Door Bart Driessen
Belgian crane builder Sarens christened ‘Big Carl’, or SGC-250 (‘Sarens Giant Crane 250’), in November 2018. Both domestic and international relations came to see ‘Big Carl’ in the port of Ghent, which is logical as it is the largest ring crane worldwide.
// Factory Facts //
This crane’s superlatives are reflected in different ways. The height alone, by which the crane is visible from a great distance, greatly stands out. The ‘Big Carl’ consists of a mainboom, varying in lengths of 96, 118, 130 to 160 metres. In addition, the mainboom can also be extended with a jib with sizes of up to 100 metres. The crane can hereby reach a height of 250 metre. In comparison: the Zalmhaventoren in Rotterdam reaches 215 metres and the Eifel tower reaches up to 324 metres. The crane also beats all records in hoisting capacity. The crane’s maximum load carrying capacity is 250,000 tonne metre. If the mainboom is hoisted to a height of 160 metres and at a horizontal distance of 40 metres from the ring’s centre to the hoisting position, then the crane can lift a 5000 tonne load. If the crane is topped down with its load, the hoisting capacity also decreases. But even then, the ‘Big Carl’ still delivers an impressive hoisting capacity. At a horizontal distance of 100 metres between crane and load, the hoisting capacity is 2000 tonnes, or the weight of 567 elephants. At 165 metres, this is still 775 tonnes: equalling the weight of three Airbuses A380. The use of the 160 metre mainboom can of course also take place without the 100 metre long jib. Where large loads and distances are concerned, the combination of mainboom and jib is evident. Fitting hooks can be hung from both booms.
A new star is born; ‘Big Carl’ from Sarens is ready to conquer the world
The decision to make the ‘Big Carl’ so extensive and mobile has to do with the construction of Hinkley Point C, a new nuclear plant that is currently being built in Somerset, England. This project’s contractor is a joint effort of Bouygues Travaux Publics (France) and Laing O’Rourke Construction (UK). These two companies have accepted this project for roughly 22.7 billion euros. Sarens will carry out the major hoisting activities, as it meets all requirements concerning this plant’s construction. With ‘Big Carl’, Sarens provides sufficient capacity for moving very large parts, such as the five main parts of the ‘steel containment liner’ and the dome. Moreover, the crane is so mobile that it can swiftly move itself across a large area. This is useful, as the work area is 6 kilometres long and consists of two reactors, plus various installations. As ‘Big Carl’ can handle all this, the contractor has already rented the crane for a 4 year period. The expectation is that Hinkley Point C will after four years be able to do without the Belgian mega-crane.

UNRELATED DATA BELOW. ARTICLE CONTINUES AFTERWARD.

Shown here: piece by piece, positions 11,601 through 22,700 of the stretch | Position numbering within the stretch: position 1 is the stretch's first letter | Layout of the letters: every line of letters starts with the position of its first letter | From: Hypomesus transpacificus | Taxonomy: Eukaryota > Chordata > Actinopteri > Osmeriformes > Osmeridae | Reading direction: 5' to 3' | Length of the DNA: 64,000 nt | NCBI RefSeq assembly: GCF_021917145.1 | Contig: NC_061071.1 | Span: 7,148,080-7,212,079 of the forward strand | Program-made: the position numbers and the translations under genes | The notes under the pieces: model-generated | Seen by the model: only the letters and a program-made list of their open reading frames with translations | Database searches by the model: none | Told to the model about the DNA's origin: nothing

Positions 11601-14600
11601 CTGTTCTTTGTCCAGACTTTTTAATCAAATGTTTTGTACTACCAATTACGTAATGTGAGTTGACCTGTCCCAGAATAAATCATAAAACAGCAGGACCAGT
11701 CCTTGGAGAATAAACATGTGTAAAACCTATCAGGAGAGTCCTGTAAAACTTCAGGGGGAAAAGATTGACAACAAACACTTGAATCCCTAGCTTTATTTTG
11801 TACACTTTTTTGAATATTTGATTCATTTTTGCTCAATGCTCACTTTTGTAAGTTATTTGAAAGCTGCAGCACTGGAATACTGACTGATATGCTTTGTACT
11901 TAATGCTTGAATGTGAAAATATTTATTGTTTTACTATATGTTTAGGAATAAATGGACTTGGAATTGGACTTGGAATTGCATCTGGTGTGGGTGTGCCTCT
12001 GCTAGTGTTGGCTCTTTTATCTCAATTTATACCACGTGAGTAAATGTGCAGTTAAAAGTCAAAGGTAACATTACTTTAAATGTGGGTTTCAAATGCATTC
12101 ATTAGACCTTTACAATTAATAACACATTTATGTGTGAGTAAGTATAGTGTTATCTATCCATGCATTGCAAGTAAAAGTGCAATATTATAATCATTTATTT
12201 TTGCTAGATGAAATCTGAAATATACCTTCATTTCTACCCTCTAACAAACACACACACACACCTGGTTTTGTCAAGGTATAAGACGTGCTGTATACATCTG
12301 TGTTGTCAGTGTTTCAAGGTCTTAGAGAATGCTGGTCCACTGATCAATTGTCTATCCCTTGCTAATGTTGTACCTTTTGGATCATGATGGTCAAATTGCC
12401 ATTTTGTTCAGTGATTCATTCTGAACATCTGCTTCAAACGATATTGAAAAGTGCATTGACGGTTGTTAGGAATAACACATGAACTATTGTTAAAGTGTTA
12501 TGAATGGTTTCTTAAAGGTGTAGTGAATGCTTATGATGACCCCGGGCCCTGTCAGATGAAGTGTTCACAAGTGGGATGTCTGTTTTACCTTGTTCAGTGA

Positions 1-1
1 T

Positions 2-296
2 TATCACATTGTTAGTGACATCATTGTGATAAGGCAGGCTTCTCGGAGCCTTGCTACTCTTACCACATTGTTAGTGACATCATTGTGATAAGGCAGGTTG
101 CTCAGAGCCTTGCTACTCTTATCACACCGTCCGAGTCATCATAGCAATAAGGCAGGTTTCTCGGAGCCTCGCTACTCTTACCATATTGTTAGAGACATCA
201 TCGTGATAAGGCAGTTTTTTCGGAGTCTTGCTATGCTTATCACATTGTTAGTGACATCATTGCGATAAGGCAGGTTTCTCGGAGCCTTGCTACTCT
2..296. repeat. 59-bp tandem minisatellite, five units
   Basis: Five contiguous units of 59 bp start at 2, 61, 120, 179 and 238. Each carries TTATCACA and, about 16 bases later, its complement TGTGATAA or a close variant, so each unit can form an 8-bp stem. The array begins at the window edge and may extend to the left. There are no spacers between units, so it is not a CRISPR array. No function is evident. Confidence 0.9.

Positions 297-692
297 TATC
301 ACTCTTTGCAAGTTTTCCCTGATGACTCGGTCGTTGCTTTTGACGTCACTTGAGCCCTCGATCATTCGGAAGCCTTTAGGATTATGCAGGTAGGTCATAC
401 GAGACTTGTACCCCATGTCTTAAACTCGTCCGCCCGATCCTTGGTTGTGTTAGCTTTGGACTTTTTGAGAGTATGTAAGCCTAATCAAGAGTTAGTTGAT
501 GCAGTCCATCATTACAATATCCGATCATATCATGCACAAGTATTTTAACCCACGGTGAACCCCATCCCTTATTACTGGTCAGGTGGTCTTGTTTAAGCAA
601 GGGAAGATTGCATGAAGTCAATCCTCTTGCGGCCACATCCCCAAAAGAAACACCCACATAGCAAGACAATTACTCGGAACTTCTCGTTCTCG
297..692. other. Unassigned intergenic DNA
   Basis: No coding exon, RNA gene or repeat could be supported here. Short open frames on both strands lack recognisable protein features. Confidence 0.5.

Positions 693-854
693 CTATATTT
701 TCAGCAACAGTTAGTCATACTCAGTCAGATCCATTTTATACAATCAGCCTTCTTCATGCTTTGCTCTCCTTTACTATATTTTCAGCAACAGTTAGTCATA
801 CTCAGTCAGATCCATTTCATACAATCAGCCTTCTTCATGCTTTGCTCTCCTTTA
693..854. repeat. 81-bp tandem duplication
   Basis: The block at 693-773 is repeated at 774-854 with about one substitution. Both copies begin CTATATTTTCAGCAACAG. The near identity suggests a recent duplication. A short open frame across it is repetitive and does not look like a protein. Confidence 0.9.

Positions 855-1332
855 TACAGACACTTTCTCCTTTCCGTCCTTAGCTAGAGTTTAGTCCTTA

A challenge for all mega-cranes is mobility. Because along with increasing the capacity, the crane’s mass also increases, resulting in a decline in the crane’s mobility. Mega-cranes with a size close to that of ‘Big Carl’ can therefore usually just rotate. The largest part of the crane construction then turns on a ring-shaped rail. However, a long straight-line rail is used in the case of ‘Big Carl’, as well as three separated rings. Sarens opting for the combination of long straight-line rail and three rings has to do with the location where ‘Big Carl’ will soon begin its work: the premises of Hinkley Point C. This will feature a 600 metre long rail, specifically built for the ‘Big Carl’. Three locations with ring-shaped lifting areas will also be added onto this rail, on which the crane can turn. This occurs at a diameter of 48.5 metres. As many as 128 hydraulically driven wheels of steel ensure the rotary movement. If the crane needs to be moved to another lifting area, then 96 other wheels spring into action, which are also hydraulically driven, ensuring that the crane moves straight. It is however important that the crane is raised from the hoisting area, which in turn takes place by means of 24 hydraulic lifting cylinders.
The largest crane worldwide is Belgian